In today’s post-industrial era high performing economies have information technology and high value added services as their drivers of growth and for Pakistan to catch up, the long suppressed industrial and manufacturing sectors first need to be unleashed in order to provide the unemployed masses with jobs and promote innovation.
In 2007, members of the Stop Stoning Forever Campaign in Iran and the Women Living under Muslim Laws (WLUML) network initiated the ‘Violence is not our Culture’ (VNC) campaign. The VNC is aimed at bringing an end to the misuse of culture and religion to justify violence against women (VAW).
[Cross-posted from PakReport Blog, written by Jaro Valuch of Konpa Group]
It was clear pretty early after the earthquake in Haiti in January 2010 that the disaster was exceptional in the scale of destruction as well as it was exceptional in the scale and type of response it triggered. Particularly unprecedential was the response from tech and crisis mapping community.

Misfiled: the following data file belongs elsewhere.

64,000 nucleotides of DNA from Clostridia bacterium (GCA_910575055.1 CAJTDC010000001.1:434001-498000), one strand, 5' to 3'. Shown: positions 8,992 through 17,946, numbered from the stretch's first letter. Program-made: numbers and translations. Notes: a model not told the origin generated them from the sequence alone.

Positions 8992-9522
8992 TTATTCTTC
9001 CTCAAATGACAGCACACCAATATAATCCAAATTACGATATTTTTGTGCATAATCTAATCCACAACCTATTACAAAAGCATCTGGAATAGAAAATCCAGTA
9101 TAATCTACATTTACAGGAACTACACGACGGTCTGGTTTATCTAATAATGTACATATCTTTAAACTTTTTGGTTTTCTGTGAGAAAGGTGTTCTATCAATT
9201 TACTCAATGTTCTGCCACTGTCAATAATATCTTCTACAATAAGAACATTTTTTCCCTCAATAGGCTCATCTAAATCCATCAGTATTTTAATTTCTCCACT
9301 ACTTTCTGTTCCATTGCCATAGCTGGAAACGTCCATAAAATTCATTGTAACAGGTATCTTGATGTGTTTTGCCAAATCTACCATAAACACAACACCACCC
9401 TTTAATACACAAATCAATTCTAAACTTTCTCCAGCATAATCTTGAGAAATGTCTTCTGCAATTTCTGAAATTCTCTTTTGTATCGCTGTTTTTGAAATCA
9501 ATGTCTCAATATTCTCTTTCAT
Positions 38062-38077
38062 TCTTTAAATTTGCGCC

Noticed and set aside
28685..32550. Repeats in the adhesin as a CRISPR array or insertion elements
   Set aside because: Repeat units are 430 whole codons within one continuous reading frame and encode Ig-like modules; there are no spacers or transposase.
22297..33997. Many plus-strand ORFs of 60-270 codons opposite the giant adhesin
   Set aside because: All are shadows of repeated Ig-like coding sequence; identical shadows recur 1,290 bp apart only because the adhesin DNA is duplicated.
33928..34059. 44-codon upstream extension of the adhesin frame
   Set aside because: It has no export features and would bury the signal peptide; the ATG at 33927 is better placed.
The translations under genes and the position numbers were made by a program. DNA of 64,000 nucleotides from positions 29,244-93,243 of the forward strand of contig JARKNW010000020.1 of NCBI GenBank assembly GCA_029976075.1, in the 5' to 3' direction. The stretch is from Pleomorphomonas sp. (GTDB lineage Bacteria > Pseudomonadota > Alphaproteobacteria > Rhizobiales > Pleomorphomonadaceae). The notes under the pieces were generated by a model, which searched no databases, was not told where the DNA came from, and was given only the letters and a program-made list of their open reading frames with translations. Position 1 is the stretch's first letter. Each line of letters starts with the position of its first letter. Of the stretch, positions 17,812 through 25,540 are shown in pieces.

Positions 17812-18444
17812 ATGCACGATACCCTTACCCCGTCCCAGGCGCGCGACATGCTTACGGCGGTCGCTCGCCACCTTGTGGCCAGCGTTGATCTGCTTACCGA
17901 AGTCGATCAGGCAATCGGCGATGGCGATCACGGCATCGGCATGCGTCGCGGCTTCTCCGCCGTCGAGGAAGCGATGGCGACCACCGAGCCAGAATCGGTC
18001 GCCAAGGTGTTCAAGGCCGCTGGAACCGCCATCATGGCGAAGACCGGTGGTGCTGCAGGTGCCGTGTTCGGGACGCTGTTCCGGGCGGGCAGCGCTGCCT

We have chronicled here on Aid Watch how media coverage of disasters influences disasters, and how late the US media has been to the story of the disastrous flood in Pakistan, with apparently anemic donor response as a result.
Puzzlement deepened this morning at 7:30 am when I picked up my NYT off my doorstep and saw the four column front-page headline: Much of Pakistan’s Progress is Lost in Its Floodwaters. The NYT devotes not only the huge front-page space to the flood, but also two prime pages inside of the first section. Could somebody please explain the mysterious alchemy by which a tragedy going on for a month already finally become a huge story?